List of Importers of DRIED SEAFOOD, FISH, MARINE PRODUCTS
Sep 16, 2014 - Fish and Fishery Product Imports: Lists of Foreign Processors Approved by their Governments.
Response: There is no basis now to speculate that any import prohibition would ensue on Canadian lobster. Also in terms of re-imports to the U.S. of U.S. lobster, processed in Canada, the commenter has wrongly characterized Canada as an intermediary nation. For the Canadian caught lobster, Canada is the harvesting nation, and for the U.S. caught lobster Canada doesn't meet the definition of an intermediary nation because the U.S. lobster fishery is not on the List of Foreign Fisheries. If the Canadian lobster fishery fails to receive a comparability finding, the fish and fish products harvested in the Canadian lobster fishery would be subject to an import prohibition and NMFS may require a certificate of admissibility accompany processed lobster from Canada that is not harvested in the Canadian lobster fishery. According to Maine Department of Marine Resources (DMR), in 2014, Maine imported $238 million of seafood from Canada. However, DMR did not stipulate what percentage of these imports are Maine-caught lobsters being re-imported to the U.S. Two actions appear to mitigate any potential impact from requiring a certificate of admissibility under this rule. First, Maine is increasing its lobster meat processing capabilities. In 2010, there were five companies processing lobster, in 2013 that number increased to 15 firms processing approximately 20 million pounds of meat. As Maine continues to increase its processing capacity, any potential economic impact from requiring a certificate of admissibility would be lessened.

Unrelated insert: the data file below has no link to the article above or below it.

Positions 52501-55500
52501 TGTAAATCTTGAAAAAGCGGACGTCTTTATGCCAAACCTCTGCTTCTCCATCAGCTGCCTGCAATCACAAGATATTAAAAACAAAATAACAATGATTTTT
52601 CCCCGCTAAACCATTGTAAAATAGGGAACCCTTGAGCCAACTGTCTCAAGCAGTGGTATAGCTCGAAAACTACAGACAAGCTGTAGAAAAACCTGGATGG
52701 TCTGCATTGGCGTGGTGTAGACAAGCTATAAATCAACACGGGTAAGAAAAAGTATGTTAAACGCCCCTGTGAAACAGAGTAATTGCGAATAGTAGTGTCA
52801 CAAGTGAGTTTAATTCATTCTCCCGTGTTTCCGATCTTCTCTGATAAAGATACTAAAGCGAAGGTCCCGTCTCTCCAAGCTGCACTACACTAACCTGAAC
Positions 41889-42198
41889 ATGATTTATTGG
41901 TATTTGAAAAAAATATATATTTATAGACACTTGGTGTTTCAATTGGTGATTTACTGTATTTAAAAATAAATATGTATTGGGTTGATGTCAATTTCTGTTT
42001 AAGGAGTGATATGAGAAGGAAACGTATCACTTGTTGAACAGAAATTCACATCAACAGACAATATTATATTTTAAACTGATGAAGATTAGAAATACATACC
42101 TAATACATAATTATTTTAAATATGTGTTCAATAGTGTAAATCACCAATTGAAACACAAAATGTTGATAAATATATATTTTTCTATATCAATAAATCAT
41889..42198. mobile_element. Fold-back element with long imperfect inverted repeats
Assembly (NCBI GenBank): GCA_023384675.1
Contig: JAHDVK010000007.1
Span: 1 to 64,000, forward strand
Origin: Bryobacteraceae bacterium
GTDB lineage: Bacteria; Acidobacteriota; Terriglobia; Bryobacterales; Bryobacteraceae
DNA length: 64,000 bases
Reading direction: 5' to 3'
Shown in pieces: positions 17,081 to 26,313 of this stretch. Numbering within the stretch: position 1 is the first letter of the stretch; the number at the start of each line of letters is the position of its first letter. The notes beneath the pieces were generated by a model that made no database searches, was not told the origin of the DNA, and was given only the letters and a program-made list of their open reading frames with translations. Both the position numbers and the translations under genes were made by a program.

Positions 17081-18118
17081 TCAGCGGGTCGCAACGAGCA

Should import prohibitions be imposed due to denial or revocation of a comparability finding, NMFS will identify to Customs and Border Protection the specific HTS codes for fish and fish products subject to embargo from the relevant harvesting nation. If the fish and fish products subject to an import prohibition also originate from a different fishery of the same harvesting nation, and that different fishery is exempt or has been issued a comparability finding, these products may be subject to requirement for a certification of admissibility whereby such products would be admissible to the U.S. if accompanied by a certification of admissibility that they were not harvested in the fishery subject to the embargo. The certification of admissibility must be properly completed and signed by a duly authorized official or agent of the harvesting nation. At the time of implementing an import prohibition, NMFS will communicate the scope of the prohibition to the harvesting nation and, should it be the case that the identified fish and fish products may also originate from a fishery of the harvesting nation other than the fishery subject to embargo, NMFS would work with the harvesting nation to define an acceptable protocol for certification of the identified fish and fish products from the harvesting nation's non-embargoed fisheries and obtain a list of duly authorized officials designated by the harvesting nation as well as details of the methods to be implemented by the harvesting nation to ensure that certifications are not issued for products of prohibited fisheries. The certification would be required for all inbound shipments of the identified products (designated by HTS codes) from the harvesting nation. While the certification must be properly completed and signed as a condition of entry, NMFS will also validate the certifications to ensure that prohibited products are not admitted. NMFS will designate validating authorities (e.g., NMFS or other agency employees, contractors, accredited third party certifiers) and a protocol for validating the information provided by, or requested from, harvesting nations in support of certifications accompanying admitted shipments. Pre- and/or post-entry validations would be conducted using a risk-based approach and may involve random samples or specific screening and targeting criteria. Admitted products, later determined to be inadmissible by the validation process, could be subject to re-delivery orders and/or administrative sanctions against the importer.
Category:Fish products - Wikipedia
List of types of seafood - Wikipedia